WHITE SULPHUR SPRINGS – The new streetlights are on in White Sulphur Springs and illuminating years of work to update infrastructure and revitalize the community’s main street.
Five years ago city officials embarked on major upgrades to the town’s water tank and water and sewer lines. Those projects needed to coincide with new highway construction by the state as Mayor Julian Theriault and the city council began the search for much needed funding.
“You have to sell your taxpayers in town that this has got to be done, and half our town was on Social Security so you can see that’s not an easy sell,” he said. “The infrastructure in this state for small towns is really tough. We use the same engineers as Great Falls does and they charge the same price but we don’t have the same tax base.”
With White Sulphur’s population of about 900 and only 1,500 in Meagher County, the city knew it needed to seek grant funding. Theriault and others worked with the state, he testified before the Legislature several times and contacted U.S. Sen. Jon Tester to find grants.
More than half of the over $3.5 million in projects was offset by grants from the Treasure State Endowment Program, DNRC and the Army Corps of Engineers.
“When we put all our plans to the town, they said, ‘It has got to be done, so get it done,’” Theriault said, while adding praise for both the Montana Department of Transportation and state grant writers. “So don’t thank the city, thank the taxpayers because they’re the ones that supported this.”
Theriault, 81, drove slowly through his town pointing out construction at the school and the many projects to revitalize city parks and buildings. Red brick and new landscaping complement the county courthouse, while new sidewalks line the gradual climb of downtown.
“I think the attention brought to White Sulphur by this has gotten the attention of people that maybe want to come to a small town and open a small business,” he said. “If they see that you’re building a new school and new highway, they’re going to want to move there. You’ve got to get your city in line before anything happens.”
Several new businesses have sprung up in the last year, including a brewery and sporting goods store, and existing businesses have also stepped up by updating storefronts, said Chris Hedrich, the local representative for SCORE, which mentors small businesses and also facilitates grant funding.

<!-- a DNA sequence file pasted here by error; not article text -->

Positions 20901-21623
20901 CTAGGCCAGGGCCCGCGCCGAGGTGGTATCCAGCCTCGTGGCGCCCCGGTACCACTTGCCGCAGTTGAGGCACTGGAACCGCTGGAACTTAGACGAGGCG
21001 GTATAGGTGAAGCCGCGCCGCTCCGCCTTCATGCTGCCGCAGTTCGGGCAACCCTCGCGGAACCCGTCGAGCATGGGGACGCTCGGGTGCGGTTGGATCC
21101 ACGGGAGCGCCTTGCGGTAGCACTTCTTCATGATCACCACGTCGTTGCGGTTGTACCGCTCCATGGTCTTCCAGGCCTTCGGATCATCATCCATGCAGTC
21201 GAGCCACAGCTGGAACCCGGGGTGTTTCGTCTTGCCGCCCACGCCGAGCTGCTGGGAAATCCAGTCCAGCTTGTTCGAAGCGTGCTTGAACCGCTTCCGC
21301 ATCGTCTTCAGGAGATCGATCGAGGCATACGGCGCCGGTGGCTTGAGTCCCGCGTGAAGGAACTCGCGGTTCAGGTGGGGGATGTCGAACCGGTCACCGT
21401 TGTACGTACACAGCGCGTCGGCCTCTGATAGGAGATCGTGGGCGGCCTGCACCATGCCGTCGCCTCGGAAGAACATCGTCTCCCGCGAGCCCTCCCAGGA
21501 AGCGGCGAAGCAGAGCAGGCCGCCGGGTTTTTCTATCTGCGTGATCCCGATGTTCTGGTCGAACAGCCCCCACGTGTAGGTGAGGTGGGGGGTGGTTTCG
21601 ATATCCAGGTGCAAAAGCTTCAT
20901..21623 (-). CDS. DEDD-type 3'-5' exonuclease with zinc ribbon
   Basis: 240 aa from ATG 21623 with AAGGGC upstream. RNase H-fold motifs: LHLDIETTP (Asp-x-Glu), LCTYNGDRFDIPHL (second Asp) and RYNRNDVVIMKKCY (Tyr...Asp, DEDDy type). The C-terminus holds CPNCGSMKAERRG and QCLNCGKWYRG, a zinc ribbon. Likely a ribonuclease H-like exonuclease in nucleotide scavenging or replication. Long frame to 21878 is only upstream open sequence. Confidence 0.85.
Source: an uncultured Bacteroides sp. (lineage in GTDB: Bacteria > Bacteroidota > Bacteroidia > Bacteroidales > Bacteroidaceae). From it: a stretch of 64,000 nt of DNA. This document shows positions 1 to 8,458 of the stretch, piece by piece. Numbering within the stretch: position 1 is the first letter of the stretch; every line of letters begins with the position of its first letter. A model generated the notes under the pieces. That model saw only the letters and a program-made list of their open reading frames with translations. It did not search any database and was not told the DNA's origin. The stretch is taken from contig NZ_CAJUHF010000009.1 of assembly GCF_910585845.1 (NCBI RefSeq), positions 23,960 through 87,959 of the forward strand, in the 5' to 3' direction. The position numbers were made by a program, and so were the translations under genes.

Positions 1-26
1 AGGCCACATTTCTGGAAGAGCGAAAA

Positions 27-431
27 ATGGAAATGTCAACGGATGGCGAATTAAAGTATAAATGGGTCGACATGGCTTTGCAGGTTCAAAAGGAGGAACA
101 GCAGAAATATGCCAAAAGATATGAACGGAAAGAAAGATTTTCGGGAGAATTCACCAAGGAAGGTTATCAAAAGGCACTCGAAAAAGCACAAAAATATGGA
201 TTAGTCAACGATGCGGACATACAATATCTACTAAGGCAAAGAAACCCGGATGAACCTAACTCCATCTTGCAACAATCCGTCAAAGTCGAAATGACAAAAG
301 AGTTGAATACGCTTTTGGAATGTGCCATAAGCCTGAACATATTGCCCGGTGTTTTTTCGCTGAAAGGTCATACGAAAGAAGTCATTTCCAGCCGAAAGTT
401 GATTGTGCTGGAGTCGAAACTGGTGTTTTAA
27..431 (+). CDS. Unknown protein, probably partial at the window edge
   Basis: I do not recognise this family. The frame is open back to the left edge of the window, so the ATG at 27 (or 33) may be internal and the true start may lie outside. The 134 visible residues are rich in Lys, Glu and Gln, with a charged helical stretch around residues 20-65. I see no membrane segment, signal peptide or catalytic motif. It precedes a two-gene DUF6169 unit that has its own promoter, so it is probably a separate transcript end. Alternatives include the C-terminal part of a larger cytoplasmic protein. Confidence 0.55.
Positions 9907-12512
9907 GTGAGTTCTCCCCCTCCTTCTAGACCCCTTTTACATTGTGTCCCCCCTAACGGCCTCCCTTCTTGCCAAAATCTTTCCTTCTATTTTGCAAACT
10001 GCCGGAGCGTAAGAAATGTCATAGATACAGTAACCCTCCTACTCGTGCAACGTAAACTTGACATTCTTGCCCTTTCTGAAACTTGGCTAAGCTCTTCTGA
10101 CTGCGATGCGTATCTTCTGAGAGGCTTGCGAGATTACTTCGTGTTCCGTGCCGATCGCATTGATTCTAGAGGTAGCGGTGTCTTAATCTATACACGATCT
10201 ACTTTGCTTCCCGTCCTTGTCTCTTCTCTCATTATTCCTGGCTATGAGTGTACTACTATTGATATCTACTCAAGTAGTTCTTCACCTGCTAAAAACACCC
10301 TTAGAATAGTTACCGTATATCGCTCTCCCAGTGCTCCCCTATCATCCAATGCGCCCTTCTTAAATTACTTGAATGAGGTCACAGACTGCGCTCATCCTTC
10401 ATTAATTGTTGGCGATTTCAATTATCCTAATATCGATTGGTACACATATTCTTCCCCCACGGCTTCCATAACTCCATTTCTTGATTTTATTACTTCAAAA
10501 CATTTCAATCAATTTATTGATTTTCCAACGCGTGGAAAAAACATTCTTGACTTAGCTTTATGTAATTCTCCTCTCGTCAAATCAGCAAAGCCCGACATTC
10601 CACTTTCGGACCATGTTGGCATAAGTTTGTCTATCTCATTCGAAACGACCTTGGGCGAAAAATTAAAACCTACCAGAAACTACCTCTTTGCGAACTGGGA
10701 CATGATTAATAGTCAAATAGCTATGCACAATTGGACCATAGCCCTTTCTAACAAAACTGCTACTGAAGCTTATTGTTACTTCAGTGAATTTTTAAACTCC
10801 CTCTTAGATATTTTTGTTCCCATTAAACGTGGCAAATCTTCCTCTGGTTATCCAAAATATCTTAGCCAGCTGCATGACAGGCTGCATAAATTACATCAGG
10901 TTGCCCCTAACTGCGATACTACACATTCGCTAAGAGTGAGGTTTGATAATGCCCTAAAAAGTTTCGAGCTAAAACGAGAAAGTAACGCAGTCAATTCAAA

Grants have gone to five businesses to update signage and improve the outside appearance for customers.
“What draws people to town is you’ve got to have something attractive,” she said. “A lot of people have taken ownership of saying, ‘Let’s spruce up the faces of our businesses a little bit to make them appealing.’”
Hedrich is the co-owner of Two Basset Brewery, which opened about eight months ago. Realizing that the community alone would likely not provide enough customers, they knew the business depends on people coming through town.
White Sulphur has struggled for years economically as important timber jobs evaporated, she said. While it has long been a stop for hunters, skiers, visitors to the hot springs and Smith River floaters, promoting the town as a tourism destination and short drive from nearby cities such as Helena, Bozeman and Great Falls is becoming an economic priority.
“We’ve had all of this, but for whatever reason no one really put it all together,” she said of the outdoor amenities. “Through this revitalization, we’ve got a really good thing going.”
Hedrich credits one successful business and another proposed business for catalyzing the revitalization.
When Red Ants Pants opened a decade ago in an old storefront, many in the community wondered if it would survive. As owner Sarah Calhoun successfully grew her business and the Red Ants Pants Music Festival now brings thousands of visitors to White Sulphur every summer, “I think it gave the community a little bit of hope for what can happen here,” Hedrich said.
The proposed copper mine by Tintina Resources has also offered some economic inspiration for the community, she said. While the mine is currently seeking a permit from the state and faces opposition from several conservation organizations, it would employ more than 200 people.
Perhaps the signature of White Sulphur’s revitalization are the antique-style lamp posts anchoring the new sidewalks. As the city worked on infrastructure, the $100,000 needed for the lamp posts became the passion of the chamber of commerce, which launched a fundraising campaign.
“We started raising money and it was just amazing how fast it came in,” said chamber President Kelly Huffield.
The campaign allowed people and businesses to sponsor individual lights, with several going as memorials for lost loved ones. Businesses and former residents bought lights, and even a hunter who makes a yearly trip to Meagher County contributed.
“It still amazes me how it went and now each light tells a story,” Huffield said.
A White Sulphur alumni fundraiser at the senior center brought in the last quarter of the needed funding. The lights became a sense of community pride, Huffield said, as has the many projects throughout the town.
When the lights finally arrived it was an emotional experience unpacking them and ultimately seeing them turn on for the first time.
“Everyone has been so excited and thrilled with how Main Street has come out,” she said. “We’ve really worked hard on just a lot of little things and we’ve seen things starting to happen. It shows what a caring, giving, strong community we have here.”
Reporter Tom Kuglin can be reached at 447-4076 or email@example.com
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